Emerald Bay is located on the Cleveland Peninsula along an inland waterway, somewhat protected from the weather, allowing for travel when it may not be possible up Clarence Straits. The area is heavily used for subsistence and recreational endeavors. The peninsula supports a diverse and fragile population of brown bears, mountain goats and wolves, as well as other large mammals. For instance, we were privileged to see a cougar at our home in Meyers Chuck, April 1997.
The area's location and beauty draw many independent travelers throughout the summer months. Tourism is an economic opportunity we can bank on for the future. It is up to us to recognize and consider this fact. This sale commits one of the largest blocks of old growth remaining on the mainland to roads and clear cuts during a time of stagnant wood markets and increasing demand for remote recreation.
Certainly the market demand for timber being a loosing proposition, costing the taxpayers millions, deems this sale unjustifiable.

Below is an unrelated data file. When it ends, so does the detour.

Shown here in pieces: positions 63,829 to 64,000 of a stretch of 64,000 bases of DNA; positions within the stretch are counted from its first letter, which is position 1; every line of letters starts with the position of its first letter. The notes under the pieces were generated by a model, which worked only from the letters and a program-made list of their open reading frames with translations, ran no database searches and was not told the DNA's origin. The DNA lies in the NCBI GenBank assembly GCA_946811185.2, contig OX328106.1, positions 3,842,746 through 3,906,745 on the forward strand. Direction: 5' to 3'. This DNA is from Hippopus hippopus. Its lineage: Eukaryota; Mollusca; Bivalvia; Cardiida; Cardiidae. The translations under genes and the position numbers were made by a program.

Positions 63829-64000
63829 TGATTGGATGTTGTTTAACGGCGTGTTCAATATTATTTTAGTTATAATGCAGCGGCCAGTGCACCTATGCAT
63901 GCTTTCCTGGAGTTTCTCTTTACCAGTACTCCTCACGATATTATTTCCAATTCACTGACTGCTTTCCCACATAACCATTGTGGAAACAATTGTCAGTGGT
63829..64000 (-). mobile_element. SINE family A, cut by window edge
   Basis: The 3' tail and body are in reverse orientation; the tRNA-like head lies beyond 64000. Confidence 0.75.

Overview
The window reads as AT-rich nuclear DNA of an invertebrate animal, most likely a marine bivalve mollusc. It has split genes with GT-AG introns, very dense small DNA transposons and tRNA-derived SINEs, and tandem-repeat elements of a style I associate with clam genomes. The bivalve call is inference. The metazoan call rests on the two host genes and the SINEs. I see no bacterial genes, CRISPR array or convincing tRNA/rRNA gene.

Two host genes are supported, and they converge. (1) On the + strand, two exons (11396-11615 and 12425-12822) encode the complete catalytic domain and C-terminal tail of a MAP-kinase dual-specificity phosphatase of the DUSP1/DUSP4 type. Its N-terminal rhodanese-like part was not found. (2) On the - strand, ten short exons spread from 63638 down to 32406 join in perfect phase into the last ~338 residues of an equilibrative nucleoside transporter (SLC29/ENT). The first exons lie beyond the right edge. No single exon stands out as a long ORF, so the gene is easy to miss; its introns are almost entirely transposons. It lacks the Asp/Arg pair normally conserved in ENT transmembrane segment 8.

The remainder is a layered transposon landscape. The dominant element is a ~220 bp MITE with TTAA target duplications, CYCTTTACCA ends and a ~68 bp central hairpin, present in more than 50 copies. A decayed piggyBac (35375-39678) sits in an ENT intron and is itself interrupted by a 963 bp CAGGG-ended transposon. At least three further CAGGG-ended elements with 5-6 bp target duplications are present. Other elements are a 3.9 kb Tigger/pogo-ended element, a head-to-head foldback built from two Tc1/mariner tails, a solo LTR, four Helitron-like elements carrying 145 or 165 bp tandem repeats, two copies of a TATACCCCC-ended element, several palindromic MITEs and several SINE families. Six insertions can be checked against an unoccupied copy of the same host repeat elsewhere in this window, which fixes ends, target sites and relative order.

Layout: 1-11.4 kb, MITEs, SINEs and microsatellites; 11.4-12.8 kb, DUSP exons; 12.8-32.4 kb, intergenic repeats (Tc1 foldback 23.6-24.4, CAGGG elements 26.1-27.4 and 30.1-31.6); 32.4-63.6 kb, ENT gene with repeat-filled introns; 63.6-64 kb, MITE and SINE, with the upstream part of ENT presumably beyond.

Furthermore, the sale ignores the findings of the 9th Circuit Court of appeals, which ruled the Forest Service 1997 TLMP invalid since it grossly exaggerated demands for Tongass timber. As a result the plan committed too many important community use areas to the chopping block.
My family has resided in Meyers Chuck since 1973. Our children were born in a log cabin, raised in the lush beauty and wildness of Southeast Alaska. We cherish and respect the wild lands we are privileged to live within. We are pleased that so many visitors have the privilege of experiencing wilderness first-hand, on the Cleveland. There is true value in keeping our wild lands wild.
Jacquelyne and Robert Hunley